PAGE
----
David Anglin, jail administrator for the Saline County sheriff's department, where defendant was incarcerated, stated that defendant had been a "model inmate" who had complied with all rules and caused no problems.
Dorothy Leger, defendant's mother, testified as to defendant's medical and marital problems. Dorothy Leger stated that the divorce proceedings relating to defendant's second marriage, his worker's compensation claim, and litigation regarding certain property issues related to his first marriage, all were pending at the same time. Defendant had told his mother that he loved Mary. Dorothy Leger stated that she observed defendant also show love for Susan Leger, because he would give her money when she asked. Dorothy Leger stated that she loved her son and believed that he posed no threat.
William P. Leger, Sr., testified that defendant had been a good son who never brought any trouble. He loved his son very much and did not feel threatened by him. He had never, before the night of the subject incident, heard defendant refer to either Susan or Mary as a "bitch" or a "whore." On the night of the incident, William Sr. did not believe what defendant told him and his wife about killing the women.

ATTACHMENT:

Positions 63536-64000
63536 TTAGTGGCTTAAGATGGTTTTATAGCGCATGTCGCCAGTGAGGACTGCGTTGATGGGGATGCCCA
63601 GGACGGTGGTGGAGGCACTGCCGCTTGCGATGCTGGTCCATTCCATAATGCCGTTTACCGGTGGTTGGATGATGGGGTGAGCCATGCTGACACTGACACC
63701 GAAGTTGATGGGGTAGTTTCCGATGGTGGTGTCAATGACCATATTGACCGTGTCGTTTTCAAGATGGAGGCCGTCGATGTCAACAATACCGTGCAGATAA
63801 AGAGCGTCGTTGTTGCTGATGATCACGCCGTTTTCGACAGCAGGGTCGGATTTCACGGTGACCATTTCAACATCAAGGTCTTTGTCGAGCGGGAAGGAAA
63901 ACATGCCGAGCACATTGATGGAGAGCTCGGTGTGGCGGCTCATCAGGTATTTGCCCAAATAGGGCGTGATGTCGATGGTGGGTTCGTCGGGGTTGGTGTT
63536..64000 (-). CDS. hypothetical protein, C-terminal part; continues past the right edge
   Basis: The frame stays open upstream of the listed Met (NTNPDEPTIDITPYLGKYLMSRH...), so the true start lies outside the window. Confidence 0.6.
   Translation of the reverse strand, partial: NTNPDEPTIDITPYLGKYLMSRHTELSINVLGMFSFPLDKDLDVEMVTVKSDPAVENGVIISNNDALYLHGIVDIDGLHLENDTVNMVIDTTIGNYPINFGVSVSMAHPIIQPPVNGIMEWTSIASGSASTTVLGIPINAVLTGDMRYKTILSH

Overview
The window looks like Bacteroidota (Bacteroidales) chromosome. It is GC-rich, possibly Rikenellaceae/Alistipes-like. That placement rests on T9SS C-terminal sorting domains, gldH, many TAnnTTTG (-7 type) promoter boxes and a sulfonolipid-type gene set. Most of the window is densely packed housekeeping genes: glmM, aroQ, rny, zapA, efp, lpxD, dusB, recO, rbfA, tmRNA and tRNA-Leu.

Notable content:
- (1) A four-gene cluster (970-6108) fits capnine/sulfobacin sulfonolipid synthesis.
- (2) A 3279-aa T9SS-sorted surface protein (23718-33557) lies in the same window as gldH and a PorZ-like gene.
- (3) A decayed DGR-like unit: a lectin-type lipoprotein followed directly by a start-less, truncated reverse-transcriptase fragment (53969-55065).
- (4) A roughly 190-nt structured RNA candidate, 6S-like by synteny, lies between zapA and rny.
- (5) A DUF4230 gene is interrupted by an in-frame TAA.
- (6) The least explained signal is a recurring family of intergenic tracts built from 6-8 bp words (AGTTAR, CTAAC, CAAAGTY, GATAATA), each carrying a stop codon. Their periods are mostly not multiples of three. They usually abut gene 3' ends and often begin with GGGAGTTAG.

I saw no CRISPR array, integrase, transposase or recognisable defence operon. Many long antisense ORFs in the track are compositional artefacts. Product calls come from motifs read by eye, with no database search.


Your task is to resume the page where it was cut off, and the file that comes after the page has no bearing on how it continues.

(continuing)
John Ewan testified that he had known defendant for 20 years and, between 1981 and 1983, rented the lower floor of his home to defendant. Defendant never exhibited any violence or loss of temper, and Ewan never observed any altercation between defendant and either Susan or Mary. Defendant was a soft-spoken man who was friendly, but shy. Ewan never felt threatened by defendant.